Children exposed to air pollution are at risk of poor lung development, and the symptoms can get worse for children who have allergies or asthma, says a new study published in the American Journal of Respiratory and Critical Care Medicine.
The study included nearly 2,000 children who were studied from birth until the age of eight. Researchers had monitored their growth and the levels of pollution they were being exposed to while growing. They found that higher level of pollution was associated with reduced ability in the children to expel air from the lungs in eight-year olds.
"In our prospective birth cohort study in a large population of Swedish children, exposure to traffic-related air pollution during infancy was associated with decreases in lung function at age eight, with stronger effects indicated in boys, children with asthma and particularly in children sensitized to allergens," said Göran Pershagen, MD, professor at the Karolinska Institutet Institute of Environmental Medicine in Stockholm, and one of the study researchers.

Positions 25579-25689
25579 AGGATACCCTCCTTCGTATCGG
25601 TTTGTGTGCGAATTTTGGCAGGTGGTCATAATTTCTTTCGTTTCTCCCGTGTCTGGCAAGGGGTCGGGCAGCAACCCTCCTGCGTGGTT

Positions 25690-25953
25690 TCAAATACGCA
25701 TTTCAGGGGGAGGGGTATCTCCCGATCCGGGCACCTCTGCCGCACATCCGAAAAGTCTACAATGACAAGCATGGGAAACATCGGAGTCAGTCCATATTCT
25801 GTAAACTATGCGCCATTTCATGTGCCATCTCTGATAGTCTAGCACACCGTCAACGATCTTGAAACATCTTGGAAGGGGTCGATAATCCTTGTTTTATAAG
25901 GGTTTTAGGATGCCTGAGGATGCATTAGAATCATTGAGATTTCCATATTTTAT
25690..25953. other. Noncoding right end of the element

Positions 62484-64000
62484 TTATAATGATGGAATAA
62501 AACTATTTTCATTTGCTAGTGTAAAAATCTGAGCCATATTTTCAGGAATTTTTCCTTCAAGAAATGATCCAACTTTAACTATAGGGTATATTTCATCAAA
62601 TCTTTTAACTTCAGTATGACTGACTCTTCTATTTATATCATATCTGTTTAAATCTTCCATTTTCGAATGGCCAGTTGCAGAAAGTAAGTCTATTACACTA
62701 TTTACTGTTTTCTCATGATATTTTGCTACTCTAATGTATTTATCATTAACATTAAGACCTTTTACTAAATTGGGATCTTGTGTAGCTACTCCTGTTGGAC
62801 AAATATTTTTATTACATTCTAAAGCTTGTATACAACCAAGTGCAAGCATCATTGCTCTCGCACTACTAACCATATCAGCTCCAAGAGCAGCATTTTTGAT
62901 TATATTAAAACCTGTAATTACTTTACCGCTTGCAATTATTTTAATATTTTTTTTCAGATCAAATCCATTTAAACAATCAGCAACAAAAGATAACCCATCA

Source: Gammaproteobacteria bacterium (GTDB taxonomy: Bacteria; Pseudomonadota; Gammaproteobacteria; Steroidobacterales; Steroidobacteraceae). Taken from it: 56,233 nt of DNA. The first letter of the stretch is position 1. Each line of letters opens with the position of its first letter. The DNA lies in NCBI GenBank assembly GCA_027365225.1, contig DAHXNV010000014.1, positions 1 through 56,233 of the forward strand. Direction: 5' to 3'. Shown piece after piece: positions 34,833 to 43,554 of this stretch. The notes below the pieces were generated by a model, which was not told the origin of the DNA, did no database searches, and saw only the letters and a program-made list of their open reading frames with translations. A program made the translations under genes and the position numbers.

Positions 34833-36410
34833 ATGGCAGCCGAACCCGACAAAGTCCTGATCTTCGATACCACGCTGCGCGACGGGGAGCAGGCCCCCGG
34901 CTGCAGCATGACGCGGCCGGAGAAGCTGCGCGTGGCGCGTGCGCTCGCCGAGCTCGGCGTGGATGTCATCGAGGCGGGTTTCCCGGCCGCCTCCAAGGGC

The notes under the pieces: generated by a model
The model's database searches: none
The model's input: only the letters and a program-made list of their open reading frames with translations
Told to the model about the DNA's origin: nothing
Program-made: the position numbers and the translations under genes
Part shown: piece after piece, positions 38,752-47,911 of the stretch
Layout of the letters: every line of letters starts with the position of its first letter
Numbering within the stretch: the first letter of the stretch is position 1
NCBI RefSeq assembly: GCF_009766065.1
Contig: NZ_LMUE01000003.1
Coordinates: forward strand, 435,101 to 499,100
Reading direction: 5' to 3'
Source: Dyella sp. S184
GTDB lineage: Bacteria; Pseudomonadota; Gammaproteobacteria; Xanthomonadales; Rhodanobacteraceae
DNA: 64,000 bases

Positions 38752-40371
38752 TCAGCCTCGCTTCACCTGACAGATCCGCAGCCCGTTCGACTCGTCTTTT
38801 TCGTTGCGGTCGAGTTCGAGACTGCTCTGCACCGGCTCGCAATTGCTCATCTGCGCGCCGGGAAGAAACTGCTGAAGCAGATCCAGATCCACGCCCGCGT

Medical Daily had earlier reported that air pollution can raise the risk of preeclampsia in pregnant women - a condition where the would-be mother has high blood pressure and higher levels of proteins in the urine. Another study showed that exposure to exhaust fumes can lead to attention and behavior-related problems in pre-teen kids.
Researchers involved in the present study say that children who are exposed to pollution after the first year of life have comparatively less damage to the lungs than children who were exposed to pollution during the first year.
"Our study shows that early exposure to traffic-related air pollution has long-term adverse effects on respiratory health in children, particularly among atopic children. These results add to a large body of evidence demonstrating the detrimental effects of air pollution on human health," said Dr. Pershagen.